Most of the people coming to this site have years and years of experience reading Western comics, but there is a huge world of comics outside of America. One of the most popular comic markets in the whole world is actually Japan, and we want to start introducing some of the better quality Japanese comics(aka manga) onto the site. Before doing that, however, it is very important to talk about briefly some of the differences between manga and American comics, and explain some things about the industry itself.

Most people are actually more familiar with manga than they know. Anyone who grew up in the States in the late ’90s and 2000s has probably stumbled upon an anime or two in their lifetime. Whether you had watched them on early Saturday mornings or rushed back home from school to watch them on Toonami, the more famous ones like Dragon Ball Z, Yu-Gi-Oh, or Naruto that were so popular that they had become part of mainstream culture and were household names to kids across America were all actually based on a manga. As anime has become increasingly popular in the US over the yea, Japanese comics, or manga, have also become increasingly relevant to western audiences, which could be attributed to many different factors.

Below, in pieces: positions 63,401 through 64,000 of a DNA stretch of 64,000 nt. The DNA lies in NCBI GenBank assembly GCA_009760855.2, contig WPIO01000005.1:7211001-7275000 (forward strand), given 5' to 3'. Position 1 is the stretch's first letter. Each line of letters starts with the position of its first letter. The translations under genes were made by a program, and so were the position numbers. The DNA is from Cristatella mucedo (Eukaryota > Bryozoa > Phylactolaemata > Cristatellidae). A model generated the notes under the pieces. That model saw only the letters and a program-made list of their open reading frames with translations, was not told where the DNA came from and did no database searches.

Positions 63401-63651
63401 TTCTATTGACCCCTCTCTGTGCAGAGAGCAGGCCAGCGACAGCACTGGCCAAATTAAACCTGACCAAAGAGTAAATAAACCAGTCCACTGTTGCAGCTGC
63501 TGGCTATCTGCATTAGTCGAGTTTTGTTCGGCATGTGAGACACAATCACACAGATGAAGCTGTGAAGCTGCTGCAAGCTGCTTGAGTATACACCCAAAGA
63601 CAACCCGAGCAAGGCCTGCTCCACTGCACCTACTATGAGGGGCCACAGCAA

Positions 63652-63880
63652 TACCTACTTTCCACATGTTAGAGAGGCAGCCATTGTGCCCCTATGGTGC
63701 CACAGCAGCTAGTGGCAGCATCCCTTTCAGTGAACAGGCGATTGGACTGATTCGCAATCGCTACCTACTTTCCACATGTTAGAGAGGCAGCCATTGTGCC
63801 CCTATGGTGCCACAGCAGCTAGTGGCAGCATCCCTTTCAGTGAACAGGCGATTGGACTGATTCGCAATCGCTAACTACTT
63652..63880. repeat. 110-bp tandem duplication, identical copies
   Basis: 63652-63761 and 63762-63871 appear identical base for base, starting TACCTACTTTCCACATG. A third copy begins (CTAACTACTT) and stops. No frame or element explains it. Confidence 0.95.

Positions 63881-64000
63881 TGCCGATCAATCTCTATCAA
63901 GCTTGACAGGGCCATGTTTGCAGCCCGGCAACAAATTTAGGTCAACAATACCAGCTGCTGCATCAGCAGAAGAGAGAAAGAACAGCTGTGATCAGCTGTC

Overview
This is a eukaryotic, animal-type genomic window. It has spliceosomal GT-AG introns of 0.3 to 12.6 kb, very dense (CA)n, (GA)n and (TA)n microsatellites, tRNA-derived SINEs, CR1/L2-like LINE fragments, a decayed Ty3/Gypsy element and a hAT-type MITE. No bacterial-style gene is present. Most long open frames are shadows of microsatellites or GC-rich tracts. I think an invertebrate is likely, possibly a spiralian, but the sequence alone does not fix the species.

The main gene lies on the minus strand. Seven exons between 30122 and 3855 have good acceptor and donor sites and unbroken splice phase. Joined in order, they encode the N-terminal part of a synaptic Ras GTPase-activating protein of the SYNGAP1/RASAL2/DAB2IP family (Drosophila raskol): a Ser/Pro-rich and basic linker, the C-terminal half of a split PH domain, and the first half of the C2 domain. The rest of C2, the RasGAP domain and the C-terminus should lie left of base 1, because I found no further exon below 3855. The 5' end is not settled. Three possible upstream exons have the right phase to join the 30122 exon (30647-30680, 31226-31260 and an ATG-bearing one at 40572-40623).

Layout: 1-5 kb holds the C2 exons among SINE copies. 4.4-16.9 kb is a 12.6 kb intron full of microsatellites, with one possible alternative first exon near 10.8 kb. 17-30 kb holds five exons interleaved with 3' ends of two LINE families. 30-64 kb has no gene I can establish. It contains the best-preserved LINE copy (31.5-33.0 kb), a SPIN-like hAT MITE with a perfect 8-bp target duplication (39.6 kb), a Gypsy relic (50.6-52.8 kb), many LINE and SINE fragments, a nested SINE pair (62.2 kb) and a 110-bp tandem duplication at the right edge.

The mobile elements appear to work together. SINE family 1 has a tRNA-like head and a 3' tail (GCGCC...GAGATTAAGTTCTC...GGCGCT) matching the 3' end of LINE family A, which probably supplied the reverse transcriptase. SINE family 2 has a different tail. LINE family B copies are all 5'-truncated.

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The reason I started to read manga, almost ten years ago, was to read ahead of the anime I had already caught up to. Much like how many people start to read the “Game of Thrones” books after they finish watching the latest season, I started to look for the manga translation of my favorite anime series at the time, ONE PIECE. At that time, there very few translated manga volumes that could be found in retail stores, so I started to search online and found that there was a huge community of people who translated manga for free. This has led me to lifelong passion for manga, and more recently, has lead me into reading Korean and Chinese comics as well.